By David G. McAfee, author of The Belief Book
If you believe in and/or worship Jesus of Nazareth as a messiah, god, or prophet, you are religious. This isn’t necessarily a bad thing, but it is a fact that deserves recognition if words and definitions are important to you.
As is the case with a number of other belief systems practiced today, most notably Buddhism, some followers of Christianity have started to distance themselves from the word “religion” (likely in response to negative associations with the term). Oftentimes these believers will refer to their faith as a “philosophy” or a “relationship,” not realizing that these terms aren’t mutually exclusive–they all may be applicable.
It’s perfectly understandable, in my opinion, to find good things in the teachings of Jesus Christ or any other figure, mythical or otherwise. But to base your life on the teachings of Jesus as they are portrayed in the Bible–a religious text–and claim that you are not religious, is disingenuous and demonstrably false.
“It’s not a religion, it’s a relationship!”
Without Christianity, without its archaic and flawed holy texts, there wouldn’t be anything for you to manufacture a “relationship” with. Without the wars and forced conversions key to the religion’s spread across the globe, it may have died out long ago like so many others before and after it. If that were the case, you wouldn’t know the characters of Jesus and Yahweh–their stories and other Judeo-Christian myths might be lost.
If not from ancient religious texts, where does one glean knowledge of Jesus’ teachings? Can’t we simply be good people without doing it in Jesus’ name or because he would have done the same? The fact is that, without cultural indoctrination, no one would be “Christian” or “Jewish” or “Muslim.” People may dream up their own Gods as did our ancestors, but established religions are accepted because they are taught by families and cultures and not because they are received by divine revelation. Without the texts and churches and familial instruction, there are no independent evidences that any specific religion is true. Outside of the Bible, how would one hear of Jesus? The same goes for figures and ideas common in every supernatural belief system.1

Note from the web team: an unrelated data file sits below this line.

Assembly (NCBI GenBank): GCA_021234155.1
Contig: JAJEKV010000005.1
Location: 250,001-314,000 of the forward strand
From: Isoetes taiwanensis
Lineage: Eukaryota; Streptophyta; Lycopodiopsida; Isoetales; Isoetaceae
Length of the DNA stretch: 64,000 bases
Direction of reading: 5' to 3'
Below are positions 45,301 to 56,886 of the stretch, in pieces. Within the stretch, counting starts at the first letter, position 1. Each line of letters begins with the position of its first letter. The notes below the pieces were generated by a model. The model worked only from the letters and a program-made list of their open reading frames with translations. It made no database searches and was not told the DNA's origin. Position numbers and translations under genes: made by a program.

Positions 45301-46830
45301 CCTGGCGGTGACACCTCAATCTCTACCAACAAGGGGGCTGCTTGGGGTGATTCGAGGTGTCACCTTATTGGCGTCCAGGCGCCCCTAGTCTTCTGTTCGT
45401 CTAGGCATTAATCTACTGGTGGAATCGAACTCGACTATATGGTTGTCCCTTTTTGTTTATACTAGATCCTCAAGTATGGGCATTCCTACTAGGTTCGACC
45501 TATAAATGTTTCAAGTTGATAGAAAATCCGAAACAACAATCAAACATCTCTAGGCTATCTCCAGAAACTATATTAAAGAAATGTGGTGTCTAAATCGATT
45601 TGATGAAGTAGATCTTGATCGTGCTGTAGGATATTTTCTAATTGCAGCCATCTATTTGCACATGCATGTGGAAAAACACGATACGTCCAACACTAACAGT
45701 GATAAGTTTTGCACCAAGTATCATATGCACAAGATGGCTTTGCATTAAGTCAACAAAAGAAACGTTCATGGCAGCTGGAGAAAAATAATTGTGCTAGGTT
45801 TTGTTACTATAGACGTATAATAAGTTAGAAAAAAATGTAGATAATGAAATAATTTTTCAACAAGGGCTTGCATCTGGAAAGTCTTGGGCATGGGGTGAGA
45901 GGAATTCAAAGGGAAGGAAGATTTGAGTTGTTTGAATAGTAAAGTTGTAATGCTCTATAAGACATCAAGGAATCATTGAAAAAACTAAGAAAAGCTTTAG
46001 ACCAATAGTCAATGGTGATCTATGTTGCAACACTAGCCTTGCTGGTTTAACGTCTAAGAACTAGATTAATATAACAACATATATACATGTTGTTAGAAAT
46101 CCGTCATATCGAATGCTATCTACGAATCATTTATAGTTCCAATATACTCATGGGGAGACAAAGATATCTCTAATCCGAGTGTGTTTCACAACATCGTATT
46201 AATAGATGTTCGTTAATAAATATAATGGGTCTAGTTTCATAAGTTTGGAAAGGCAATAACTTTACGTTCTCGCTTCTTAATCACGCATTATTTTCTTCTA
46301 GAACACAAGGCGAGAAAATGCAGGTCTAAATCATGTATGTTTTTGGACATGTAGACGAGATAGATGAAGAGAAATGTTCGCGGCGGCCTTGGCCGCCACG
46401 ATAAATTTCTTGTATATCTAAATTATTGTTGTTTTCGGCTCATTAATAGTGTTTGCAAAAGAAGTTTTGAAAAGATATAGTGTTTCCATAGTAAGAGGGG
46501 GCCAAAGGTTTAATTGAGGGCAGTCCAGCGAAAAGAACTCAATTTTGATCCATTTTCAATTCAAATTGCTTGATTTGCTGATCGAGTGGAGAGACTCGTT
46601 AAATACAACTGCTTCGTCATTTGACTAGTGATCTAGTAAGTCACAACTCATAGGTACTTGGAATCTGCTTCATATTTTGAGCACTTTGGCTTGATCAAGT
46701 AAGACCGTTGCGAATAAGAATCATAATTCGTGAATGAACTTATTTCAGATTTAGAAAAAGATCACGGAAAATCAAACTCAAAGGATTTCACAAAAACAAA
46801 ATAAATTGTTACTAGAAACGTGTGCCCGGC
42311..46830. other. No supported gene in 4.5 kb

Is Jesus God?
While some Biblical passages seem to show Jesus as merely the son of god (John 10:36, John 11:4, etc.), others portray him as God incarnate (John 10:30, I Timothy 3:16, etc.). Most Christians, however, accept the doctrine of the Trinity–making Jesus both man and God.2 In that context, Jesus and Yahweh can be seen as different representations of the same omnipotent Creator, with the former becoming the latter’s physical form while on earth.
This means that, according to Christian doctrine and the vast majority of modern Christian denominations, Jesus is God. Jesus is the same jealous3 and angry4 God that abhorred homosexuals and condemned them as “an abomination.”5 He is the same deity that gave instructions on how to beat slaves6 and the same divine Creator that recommended the stoning of non-believers and disobedient children.7 With deities and with people, you have to accept the good along with the bad. After all, Jesus said he came not to abolish the Hebrew laws, but to fulfill them.8
“But that’s the Old Testament!”
What we consider “moral” has changed greatly since the days of the Old Testament. The outdated moral laws present in the Hebrew Scriptures demonstrate Bronze Age ideals – and it’s understandable that modern Christians separate themselves from that era as much as possible. But to discount the entirety of Hebrew Scriptures is to reject the religion’s history and the actions of God Himself–and to take meaning away from Jesus’ own words and teachings.
The fact is that the jealous and angry God that allegedly justified the killings of millions and set plagues on first borns is the same God that Christians believe came to earth in Jesus. Whether Christians choose to obey early Old Testament laws or not, the deity hasn’t changed.
So, before you claim to hate religion and love Jesus (as a divine/religious figure), think about it. Take a look at what Jesus claimed and understand that the Christian religion was built upon those teachings. Accept that, if your worldview mirrors that of religious texts and institutions, you are by definition a religious person.9
David G. McAfee is a Religious Studies graduate, journalist, and author of The Belief Book, a children’s book explaining the origins of beliefs and religion, and Mom, Dad, I’m an Atheist: The Guide to Coming Out as a Non-believer. He is also an editor for Ockham Publishing and a contributor to American Atheist Magazine. McAfee attended University of California, Santa Barbara, and graduated with bachelor’s degrees in English and Religious Studies with an emphasis on Christianity and Mediterranean religions.
1 Excerpted and paraphrased from Mom, Dad, I’m an Atheist: The Guide to Coming Out as a Non-believer.
2 The Family Bible Encyclopedia, 1972 p. 3790
3 Exodus 34:14
4 John 3:36
5 Leviticus 18:22, Leviticus 20:23
6 Exodus 21:20-21
7 Deuteronomy 13:6-10, Deuteronomy 21:18-21
8 Matthew 5:17
9 While there are a number of different definitions for “religion” in various dictionaries, it’s generally acknowledged by scholars in the field that religions have a uniform set of (supernatural) beliefs and that they relate to the creation or nature of the world around us.